(Robert C. Martin's foreword for Agile Software Development Chinese Version)
Next to my family, software is my passion. It is a medium in which I try to create beauty. The beauty of software is in it's function, in it's internal structure, and in the way in which it is created by a team. To a user, a program with just the right features presented through an intuitive and simple interface, is beautiful. To a software designer, an internal structure that is partitioned in a simple and intuitive manner, and that minimizes internal coupling, is beautiful. To developers and managers, a motivated team of developers making significant progress every week, and producing defect-free code, is beautiful. There is beauty on all these levels, and they are all part of the topic of this book.
How do software developers learn how to create this beauty? In this book I teach the principles, patterns, and practices that can help software developers take the first steps towards beautiful programs, designs, and teams. In these pages we explore basic design principle, common patterns in the structure of a software design, and a set of practices that can help a team knit itself into a functioning whole. Since this book is about software development, it contains a lot of code. The principles, patterns, and practices that this book teaches are learned most effectively by carefully studying that code.
Our world needs software -- lots of software. Fifty years ago software was something that ran in a few big and expensive machines. Thirty years ago it was something that ran in most companies and industrial settings. Now there is software running in our cell phones, watches, appliances, automobiles,toys, and tools. And need for new and better software never stops. As our civilization grows and expands, as developing nations build their infrastructures, as developed nations strive to achieve ever greater efficiencies, the need for more and more software continues to increase. It would be a great shame if, in all that software, there was no beauty.
We know that software can be ugly. We know that it can be hard to use,unreliable, and carelessly structured. We know that there are software systems whose tangled and careless internal structures make them expensive and difficult to change. We know that there are software systems that present their features through an awkward and cumbersome interface. We know that there are software systems that crash and misbehave. These are ugly systems. Unfortunately, as a profession, software developers tend to create more ugly systems than beautiful ones. If you are reading this book, then you are someone who wants to create beauty and not ugliness.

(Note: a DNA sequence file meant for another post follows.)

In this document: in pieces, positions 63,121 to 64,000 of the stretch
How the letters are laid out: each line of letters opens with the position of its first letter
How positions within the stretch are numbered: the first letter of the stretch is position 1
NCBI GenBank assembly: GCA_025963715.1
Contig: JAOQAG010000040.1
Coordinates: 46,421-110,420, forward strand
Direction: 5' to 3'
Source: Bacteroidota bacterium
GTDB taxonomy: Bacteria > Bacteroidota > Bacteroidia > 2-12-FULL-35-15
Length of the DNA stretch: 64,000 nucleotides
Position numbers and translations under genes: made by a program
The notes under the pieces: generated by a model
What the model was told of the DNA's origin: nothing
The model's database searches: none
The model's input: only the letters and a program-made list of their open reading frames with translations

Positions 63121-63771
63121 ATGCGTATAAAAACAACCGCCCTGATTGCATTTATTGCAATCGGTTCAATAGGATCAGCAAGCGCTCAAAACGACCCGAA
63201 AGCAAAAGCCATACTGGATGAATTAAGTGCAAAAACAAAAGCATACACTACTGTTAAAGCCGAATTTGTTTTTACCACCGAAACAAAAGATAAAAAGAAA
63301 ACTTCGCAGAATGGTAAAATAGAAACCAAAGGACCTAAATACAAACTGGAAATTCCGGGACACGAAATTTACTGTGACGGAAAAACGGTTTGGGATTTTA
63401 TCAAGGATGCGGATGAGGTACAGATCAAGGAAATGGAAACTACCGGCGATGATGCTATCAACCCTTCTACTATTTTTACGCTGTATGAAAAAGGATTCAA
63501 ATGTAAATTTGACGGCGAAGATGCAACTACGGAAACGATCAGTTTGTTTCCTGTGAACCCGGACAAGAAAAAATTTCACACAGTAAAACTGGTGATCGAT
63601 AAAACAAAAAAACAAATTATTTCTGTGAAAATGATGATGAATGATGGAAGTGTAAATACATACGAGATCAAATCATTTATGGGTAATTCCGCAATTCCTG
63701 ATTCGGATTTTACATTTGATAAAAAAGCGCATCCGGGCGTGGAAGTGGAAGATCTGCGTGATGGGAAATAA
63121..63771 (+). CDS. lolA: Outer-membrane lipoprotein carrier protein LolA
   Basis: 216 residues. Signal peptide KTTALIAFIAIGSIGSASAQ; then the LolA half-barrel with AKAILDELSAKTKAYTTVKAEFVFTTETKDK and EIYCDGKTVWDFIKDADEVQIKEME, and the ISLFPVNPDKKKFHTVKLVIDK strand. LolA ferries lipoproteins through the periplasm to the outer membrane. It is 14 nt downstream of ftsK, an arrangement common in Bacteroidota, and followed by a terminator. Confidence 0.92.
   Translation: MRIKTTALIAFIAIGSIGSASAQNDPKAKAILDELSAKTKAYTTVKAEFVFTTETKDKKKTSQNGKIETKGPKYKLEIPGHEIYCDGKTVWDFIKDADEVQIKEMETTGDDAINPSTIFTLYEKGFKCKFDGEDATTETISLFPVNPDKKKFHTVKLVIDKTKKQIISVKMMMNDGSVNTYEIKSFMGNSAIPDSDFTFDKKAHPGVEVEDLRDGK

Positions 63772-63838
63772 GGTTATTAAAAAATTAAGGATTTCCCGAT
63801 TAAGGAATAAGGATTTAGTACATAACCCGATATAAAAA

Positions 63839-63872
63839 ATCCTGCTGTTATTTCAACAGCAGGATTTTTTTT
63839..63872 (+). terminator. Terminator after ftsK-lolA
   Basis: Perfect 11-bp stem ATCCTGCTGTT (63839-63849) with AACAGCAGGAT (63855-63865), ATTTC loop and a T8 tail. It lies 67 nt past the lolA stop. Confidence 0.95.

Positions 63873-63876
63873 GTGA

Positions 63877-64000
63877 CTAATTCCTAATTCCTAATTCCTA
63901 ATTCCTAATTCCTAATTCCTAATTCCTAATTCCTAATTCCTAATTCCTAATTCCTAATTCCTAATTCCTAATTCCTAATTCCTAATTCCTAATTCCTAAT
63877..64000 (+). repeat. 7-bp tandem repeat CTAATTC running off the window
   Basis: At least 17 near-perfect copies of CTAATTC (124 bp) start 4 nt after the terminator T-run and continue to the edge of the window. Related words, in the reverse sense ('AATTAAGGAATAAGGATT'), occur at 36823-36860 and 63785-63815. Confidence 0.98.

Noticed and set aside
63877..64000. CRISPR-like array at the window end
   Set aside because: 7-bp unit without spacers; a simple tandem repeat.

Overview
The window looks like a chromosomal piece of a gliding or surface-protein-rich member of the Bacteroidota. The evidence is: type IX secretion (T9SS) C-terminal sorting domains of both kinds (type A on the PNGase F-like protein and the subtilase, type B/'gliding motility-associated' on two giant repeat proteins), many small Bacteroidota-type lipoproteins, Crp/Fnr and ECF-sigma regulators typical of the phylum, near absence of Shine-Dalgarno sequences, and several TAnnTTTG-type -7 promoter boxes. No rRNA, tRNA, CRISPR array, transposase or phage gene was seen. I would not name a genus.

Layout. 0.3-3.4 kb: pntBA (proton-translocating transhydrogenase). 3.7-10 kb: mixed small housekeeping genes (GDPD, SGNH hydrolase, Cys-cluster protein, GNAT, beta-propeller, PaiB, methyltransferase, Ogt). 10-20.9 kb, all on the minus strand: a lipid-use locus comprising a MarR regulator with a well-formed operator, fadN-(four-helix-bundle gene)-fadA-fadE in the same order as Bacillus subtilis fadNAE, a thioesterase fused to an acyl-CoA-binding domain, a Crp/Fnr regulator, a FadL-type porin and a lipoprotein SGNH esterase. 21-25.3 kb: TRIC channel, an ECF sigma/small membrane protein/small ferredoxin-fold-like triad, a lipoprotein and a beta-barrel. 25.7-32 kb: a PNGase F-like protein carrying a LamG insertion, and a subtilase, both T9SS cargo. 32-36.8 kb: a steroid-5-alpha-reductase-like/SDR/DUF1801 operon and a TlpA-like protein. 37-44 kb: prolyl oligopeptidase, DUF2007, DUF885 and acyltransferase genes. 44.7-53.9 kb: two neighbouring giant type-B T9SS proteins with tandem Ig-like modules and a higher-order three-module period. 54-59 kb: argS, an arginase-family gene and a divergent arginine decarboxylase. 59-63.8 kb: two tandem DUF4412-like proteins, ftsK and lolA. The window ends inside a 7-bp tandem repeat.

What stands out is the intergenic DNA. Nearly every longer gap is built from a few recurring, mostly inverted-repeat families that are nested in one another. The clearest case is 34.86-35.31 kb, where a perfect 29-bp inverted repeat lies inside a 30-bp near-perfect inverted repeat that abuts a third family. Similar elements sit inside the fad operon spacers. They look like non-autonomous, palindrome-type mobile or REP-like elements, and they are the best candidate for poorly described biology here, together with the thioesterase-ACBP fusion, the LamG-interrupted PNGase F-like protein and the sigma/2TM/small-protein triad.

There is a secret that the best software developers know. Beauty is cheaper than ugliness. Beauty is faster than ugliness. A beautiful software system can be built and maintained in less time, and for less money, than an ugly one. Novice software developers don't understand this. They think that they have to do everything fast and quick. They think that beauty is impractical. No! By doing things fast and quick, they make messes that make the software stiff, and hard to understand. Beautiful systems are flexible and easy to understand. Building them and maintaining them is a joy. It is ugliness that is impractical. Ugliness will slow you down and make your software expensive and brittle. Beautiful systems cost the least to build and maintain, and are delivered soonest.
I hope you enjoy this book. I hope you learn to take as much pride and joy in the creation of beautiful software that I do. If this book can show you just an inkling of that joy, motivate you to feel just the beginnings of that pride, and provide just a spark of appreciation for that beauty, then it has more than accomplished my goal for it.
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